There are not many better examples than Boeing Co. if President Donald Trump wants to tout the benefits of his administration’s policies.
The company’s stock more than doubled in price since the beginning of 2017, outpacing most of its peers that make up the Dow Jones Industrial Average. Corporate tax cuts enacted late last year further buoyed its shares, and the Chicago-based aircraft manufacturer’s defense unit, concentrated in the St. Louis area, has profited from increased military spending.
So perhaps its no surprise that the company’s massive north St. Louis County campus, where it makes F/A-18 Super Hornets and other fighter jets along with some commercial jet wing parts, is playing host to the president Wednesday as he touts the impact of tax cuts during a roundtable with Boeing executives and nine other Missouri companies.
Boeing President and CEO Dennis Muilenburg has called the tax cuts “the single most important thing we can do to drive innovation, support quality jobs and accelerate capital investment in our country.” He and Boeing Defense Space and Security CEO Leanne Caret are expected to attend Wednesday.
Big military budget refuels St. Louis-built Super Hornet
A few years ago, many feared the Super Hornet assembly line here would already be gone.
“The big positive for Boeing is the tax reform that has gone through,” said Jeff Windau, an Edward Jones analyst who covers Boeing. “Of course, the overall upward momentum defense spending is positive, but I also think it’s positive President Trump has voiced support for the Super Hornet, the F/A-18s, and added some of those into his budget.”
Higher military spending, even in the face of rising deficits that Republicans have historically been averse to, has likely extended the life of Boeing’s Super Hornet line in St. Louis. The line directly employs some 2,000 people, and some expected production to have already wound down as the U.S. military moved toward the newer F-35 fighter built by Boeing rival Lockheed Martin. Instead, Congress included 24 Super Hornets in its 2018 budget, Trump’s fiscal 2019 budget includes a request for 24 more, and the the Navy wants to buy dozens more into next decade.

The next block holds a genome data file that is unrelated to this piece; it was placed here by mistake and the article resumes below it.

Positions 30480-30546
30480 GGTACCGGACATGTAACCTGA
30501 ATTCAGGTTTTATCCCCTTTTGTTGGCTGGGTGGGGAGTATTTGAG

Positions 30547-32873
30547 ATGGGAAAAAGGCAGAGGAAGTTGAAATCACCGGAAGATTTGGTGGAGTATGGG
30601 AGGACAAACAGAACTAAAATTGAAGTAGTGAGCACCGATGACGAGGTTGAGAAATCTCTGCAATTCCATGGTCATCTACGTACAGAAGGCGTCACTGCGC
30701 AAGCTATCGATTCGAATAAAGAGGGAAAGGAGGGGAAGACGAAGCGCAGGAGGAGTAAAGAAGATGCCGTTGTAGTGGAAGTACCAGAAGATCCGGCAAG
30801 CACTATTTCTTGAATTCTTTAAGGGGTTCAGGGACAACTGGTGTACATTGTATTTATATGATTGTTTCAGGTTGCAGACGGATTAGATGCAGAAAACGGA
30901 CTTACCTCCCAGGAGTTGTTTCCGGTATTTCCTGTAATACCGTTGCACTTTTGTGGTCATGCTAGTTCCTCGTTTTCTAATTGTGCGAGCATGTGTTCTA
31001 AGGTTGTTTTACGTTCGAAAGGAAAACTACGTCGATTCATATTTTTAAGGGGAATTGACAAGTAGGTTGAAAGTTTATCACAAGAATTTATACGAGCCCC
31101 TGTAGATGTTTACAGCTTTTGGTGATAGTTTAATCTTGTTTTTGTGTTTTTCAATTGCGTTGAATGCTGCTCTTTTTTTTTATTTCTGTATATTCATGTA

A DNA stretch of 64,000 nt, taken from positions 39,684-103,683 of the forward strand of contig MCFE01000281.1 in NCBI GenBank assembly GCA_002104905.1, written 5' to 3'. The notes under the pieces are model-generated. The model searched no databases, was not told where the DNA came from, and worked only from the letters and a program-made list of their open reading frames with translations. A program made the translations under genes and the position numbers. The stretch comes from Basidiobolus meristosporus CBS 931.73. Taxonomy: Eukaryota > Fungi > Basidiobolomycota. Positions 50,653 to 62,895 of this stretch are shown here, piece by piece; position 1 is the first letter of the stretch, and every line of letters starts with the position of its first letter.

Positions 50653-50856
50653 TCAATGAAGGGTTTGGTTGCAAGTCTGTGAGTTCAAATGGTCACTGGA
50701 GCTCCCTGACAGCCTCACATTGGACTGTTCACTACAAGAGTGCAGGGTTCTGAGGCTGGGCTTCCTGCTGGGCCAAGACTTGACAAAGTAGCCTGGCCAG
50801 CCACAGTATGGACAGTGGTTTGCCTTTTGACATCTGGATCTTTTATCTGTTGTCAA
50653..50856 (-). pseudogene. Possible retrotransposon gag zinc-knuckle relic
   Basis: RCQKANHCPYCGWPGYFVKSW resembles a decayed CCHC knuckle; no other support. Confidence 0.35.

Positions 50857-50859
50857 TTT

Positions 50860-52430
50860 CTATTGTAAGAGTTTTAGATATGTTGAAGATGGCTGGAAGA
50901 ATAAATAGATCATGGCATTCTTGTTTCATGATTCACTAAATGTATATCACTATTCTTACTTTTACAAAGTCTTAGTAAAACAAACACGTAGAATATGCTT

“The future for Super Hornet wasn’t always that bright,” Dan Gillian, vice president of Boeing’s Super Hornet program, told the Post-Dispatch last month. “Now we feel very good, very confident. We are building more airplanes, bringing on more capabilities. It’s a growing program.”
During his roundtable Wednesday, Trump is expected to discuss his budget request for more Super Hornets, which a senior administration official called “an amazing plane” in a background briefing Tuesday.
The relationship hasn’t always been so warm. Trump initially criticized the cost of the next generation Air Force One, of which Boeing is a lead contractor, tweeting out “Cancel order!” a month after his 2016 election. Talk on the campaign of a border adjustment tax and extremely high tariffs on China, a big Boeing commercial jet customer that company expects will get bigger, posed a major threat to the firm.
“He kind of terrorized them,” said Richard Aboulafia, an aircraft consultant with the Teal Group. “That really motivates you to be a great friend. And that’s what they needed to do.”
Now, Boeing faces new risks from the tariffs Trump signed on imported steel and aluminum last week. While aluminum does makes up a big portion of the material in the company’s aircraft, it’s the threat of tariff retaliation, particularly from China or other Asian counties, that worries analysts.
“They have numerous ways to try and offset some of the material costs,” Windau said. “Longer term, the concern might be some kind of trade war or retaliation.”
If it wins trainer contract, Boeing will assemble T-X in St. Louis
St. Louis assembly site was mostly expected for $16 billion trainer contract, which the Pentagon is expected to award by the end of the year.
But Boeing has been mostly silent on the tariffs. It said Tuesday it was “watching this closely and assessing the impacts” but had no further comment.
The company, after all, is still hoping the Air Force picks it to build hundreds of new T-X training jets, a major program that would keep the defense facility pumping out planes in St. Louis. A decision from the federal government is expected on that contract this summer.